Workerless Docks? Automation Threatens Union Power

Norfolk, Virginia’s semi-automated container terminal uses remote-controlled cranes managed with GPS, cameras, and computers. Photo: Port of Virginia.

Arrests and train blockades may have grabbed the headlines, but automation was at the heart of the year-long conflict between the West Coast Longshore Union (ILWU) and grain terminal operator EGT.

At the same time ILWU members were fighting to keep work at the $200 million terminal in their union, they were pushing for the right to perform new jobs in the state-of-the-art operation and to keep control of the critical functions of loading and unloading grain—even as machines perform more of the work.

The prime target was work in the control room, where closed-circuit video cameras allow two operators to monitor the vast network of conveyors in the 35-acre facility and remotely control grain silo machinery. Performing maintenance and repair on the automated conveyors, as well as the new robotic systems for unloading grain, was also a top ILWU priority.

The heated battle over 25 jobs underscores the pivotal moment longshore workers on both coasts face, as employers deploy new technologies to erode one of labor’s strongholds.

ON YOUR OWN

For the East Coast longshore union (ILA), automation is a here-and-now challenge, one emerging in its core base of containerized shipping. Containers are the 40-foot steel boxes, containing anything from flat screen TVs to scrap metal, that workers unload from ships onto rail cars and trucks.

In Norfolk, Virginia, the world’s largest shipping company, AP Moller-Maersk, has been operating a semi-automated container terminal for four years. A similar system is being developed in Bayonne, New Jersey, part of the East Coast’s biggest port system, surrounding New York City.

In Jacksonville, Florida, port authorities approved construction of a fully automated terminal operated by the shipping giant Hanjin. Remote crane operations and container stacking will cut average staffing requirements per ship from 26 to as few as 15.

Coordination through the international union has been conspicuously absent, leaving the locals to fend for themselves.

With the longest track record, Norfolk’s experience with automated yard operations serves as a cautionary tale. In 2007 the port introduced remotely operated yard cranes, controlled through a combination of GPS technology, cameras, and computers. Rail-mounted cranes stack containers seven high and eight wide, delivering them to trucks or rail cars. Six cranes can be operated by one operator from a computer booth inside the terminal.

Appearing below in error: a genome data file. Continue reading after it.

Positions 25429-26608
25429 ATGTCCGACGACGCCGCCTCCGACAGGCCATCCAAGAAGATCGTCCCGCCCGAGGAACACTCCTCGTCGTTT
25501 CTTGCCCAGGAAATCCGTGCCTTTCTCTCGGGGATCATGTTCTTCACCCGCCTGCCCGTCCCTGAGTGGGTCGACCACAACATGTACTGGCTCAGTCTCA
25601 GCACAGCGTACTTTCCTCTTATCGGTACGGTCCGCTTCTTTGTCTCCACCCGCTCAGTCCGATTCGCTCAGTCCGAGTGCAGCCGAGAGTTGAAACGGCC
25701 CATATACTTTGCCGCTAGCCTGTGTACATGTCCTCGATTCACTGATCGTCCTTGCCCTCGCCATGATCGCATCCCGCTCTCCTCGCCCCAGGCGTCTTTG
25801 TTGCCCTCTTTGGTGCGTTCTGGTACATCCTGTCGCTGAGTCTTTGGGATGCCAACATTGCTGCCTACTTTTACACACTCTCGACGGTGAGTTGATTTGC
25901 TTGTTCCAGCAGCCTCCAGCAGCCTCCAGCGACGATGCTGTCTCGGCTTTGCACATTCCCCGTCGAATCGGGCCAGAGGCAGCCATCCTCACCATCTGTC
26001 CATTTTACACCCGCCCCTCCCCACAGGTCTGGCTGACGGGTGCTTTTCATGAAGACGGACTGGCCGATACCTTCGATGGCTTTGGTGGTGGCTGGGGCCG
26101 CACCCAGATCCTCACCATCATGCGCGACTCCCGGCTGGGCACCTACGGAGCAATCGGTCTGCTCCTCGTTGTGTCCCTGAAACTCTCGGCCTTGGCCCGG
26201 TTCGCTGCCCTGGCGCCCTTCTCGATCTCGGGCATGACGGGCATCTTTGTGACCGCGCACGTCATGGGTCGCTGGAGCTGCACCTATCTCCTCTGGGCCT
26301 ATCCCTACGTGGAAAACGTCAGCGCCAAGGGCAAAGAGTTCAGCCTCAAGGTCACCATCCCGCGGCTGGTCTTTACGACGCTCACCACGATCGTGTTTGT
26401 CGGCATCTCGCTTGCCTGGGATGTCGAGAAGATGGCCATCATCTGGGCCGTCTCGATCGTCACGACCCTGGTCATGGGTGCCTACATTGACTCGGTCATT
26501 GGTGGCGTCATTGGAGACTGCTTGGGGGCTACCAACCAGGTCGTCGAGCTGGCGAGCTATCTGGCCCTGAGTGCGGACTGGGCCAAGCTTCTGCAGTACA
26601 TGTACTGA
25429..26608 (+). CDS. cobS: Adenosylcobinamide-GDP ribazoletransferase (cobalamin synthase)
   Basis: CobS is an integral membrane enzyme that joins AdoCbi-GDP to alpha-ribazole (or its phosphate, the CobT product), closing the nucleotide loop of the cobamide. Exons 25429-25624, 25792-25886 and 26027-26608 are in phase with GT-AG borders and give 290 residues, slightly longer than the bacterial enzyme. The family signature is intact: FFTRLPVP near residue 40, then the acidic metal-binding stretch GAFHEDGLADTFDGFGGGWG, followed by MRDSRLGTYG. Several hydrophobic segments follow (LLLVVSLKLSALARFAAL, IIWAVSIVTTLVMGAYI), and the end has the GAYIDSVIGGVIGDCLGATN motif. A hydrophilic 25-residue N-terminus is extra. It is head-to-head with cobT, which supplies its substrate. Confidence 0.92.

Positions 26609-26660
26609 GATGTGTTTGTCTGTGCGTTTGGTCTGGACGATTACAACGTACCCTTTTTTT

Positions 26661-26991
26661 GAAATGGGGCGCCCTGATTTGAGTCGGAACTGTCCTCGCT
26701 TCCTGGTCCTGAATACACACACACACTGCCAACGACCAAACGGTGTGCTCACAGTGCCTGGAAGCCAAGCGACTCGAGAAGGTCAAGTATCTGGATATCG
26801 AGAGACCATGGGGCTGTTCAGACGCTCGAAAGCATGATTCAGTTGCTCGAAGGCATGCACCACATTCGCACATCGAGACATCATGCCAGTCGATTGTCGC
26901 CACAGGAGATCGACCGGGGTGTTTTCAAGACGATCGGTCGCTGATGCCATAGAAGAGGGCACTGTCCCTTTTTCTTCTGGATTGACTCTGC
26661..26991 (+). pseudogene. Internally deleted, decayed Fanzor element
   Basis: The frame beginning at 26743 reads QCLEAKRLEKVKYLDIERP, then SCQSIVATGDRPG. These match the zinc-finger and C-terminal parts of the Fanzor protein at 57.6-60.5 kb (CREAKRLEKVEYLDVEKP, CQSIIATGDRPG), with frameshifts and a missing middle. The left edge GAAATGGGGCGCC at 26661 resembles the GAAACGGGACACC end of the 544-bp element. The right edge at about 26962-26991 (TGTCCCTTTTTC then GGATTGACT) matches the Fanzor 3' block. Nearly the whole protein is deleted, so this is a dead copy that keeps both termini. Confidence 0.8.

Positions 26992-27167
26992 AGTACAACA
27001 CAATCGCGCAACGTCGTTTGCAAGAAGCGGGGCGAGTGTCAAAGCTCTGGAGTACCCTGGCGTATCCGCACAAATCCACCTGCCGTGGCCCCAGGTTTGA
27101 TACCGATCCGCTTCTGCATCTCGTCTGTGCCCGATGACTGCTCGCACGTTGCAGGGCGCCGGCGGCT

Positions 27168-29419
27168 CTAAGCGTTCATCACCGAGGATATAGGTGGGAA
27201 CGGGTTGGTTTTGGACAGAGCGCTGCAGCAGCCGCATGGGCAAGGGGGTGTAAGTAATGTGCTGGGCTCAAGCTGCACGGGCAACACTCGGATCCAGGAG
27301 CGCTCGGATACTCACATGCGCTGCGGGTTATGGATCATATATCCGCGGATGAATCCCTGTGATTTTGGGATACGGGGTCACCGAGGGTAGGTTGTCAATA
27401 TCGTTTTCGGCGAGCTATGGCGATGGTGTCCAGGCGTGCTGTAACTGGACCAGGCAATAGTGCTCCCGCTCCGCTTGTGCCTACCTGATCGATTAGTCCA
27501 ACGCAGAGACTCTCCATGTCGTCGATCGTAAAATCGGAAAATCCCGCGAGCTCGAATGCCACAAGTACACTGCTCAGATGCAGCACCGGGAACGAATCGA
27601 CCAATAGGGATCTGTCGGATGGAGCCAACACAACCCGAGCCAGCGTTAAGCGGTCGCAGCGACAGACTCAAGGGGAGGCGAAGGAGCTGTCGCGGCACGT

“Everything is high-tech now. It’s all about moving cargo quickly,” said Thomas Little, president of ILA Local 1248 in Norfolk. “It’s not going to stop, so we have to make sure we’re a part of it.”

Since the changeover, members of ILA Locals 1248 and 970 have lost almost 100 jobs compared to conventional terminal operations. Lack of work at the container terminal strengthened the hand of break-bulk operators in Norfolk, who forced workers to accept a 36 percent wage cut for handling non-containerized cargo.

A shrinking workforce and fewer hours also threw the local pension fund into a tailspin, leading trustees to cut pension accrual by 39 percent.

REAPING BENEFITS

Fifty years ago, when an earlier round of waterfront mechanization threatened to disrupt coast-wide standards and cut jobs massively, dock workers on both coasts accepted automation—but only after extracting job protections, income guarantees, and a share of the gains from rising productivity.

They also fought to hold on to strategic jobs within the new system, maintaining their grip on the movement of goods across the waterfront.

But today’s longshore unions need to look far beyond the waterfront if they want to hold on to their power, says Tony Perlstein, secretary-treasurer of ILA Local 1588 and co-chair of the Longshore Workers Coalition, a reform group inside the ILA.

Perlstein says that employers treat their supply chains—from factory floor to retail shelves—as an interlocking system, and unions need to organize accordingly. That effort is in full swing for one key non-union port job—the truckers who haul the containers away.

But unions need to spread along the whole logistics chain: workers in warehouses, in intermodal transfer stations between rail and truck, and in inland ports. Unions should target the critical repair and maintenance functions created by automation as well as new jobs in expediting, managing information systems, and warehousing data.

“The way the work was done before is not how it’s going to be done in the future,” Perlstein said. “If we’re going to maintain numbers and control, the union has got to see itself as a logistics workers union. We need to be expanding along the supply chain rather than circling the wagons on the docks.”

If automation is inevitable, Perlstein said, unions should demand guarantees and benefits for existing workers as was done 50 years ago.

A version of this article appeared in Labor Notes #396, March 2012. Don't miss an issue, subscribe today.

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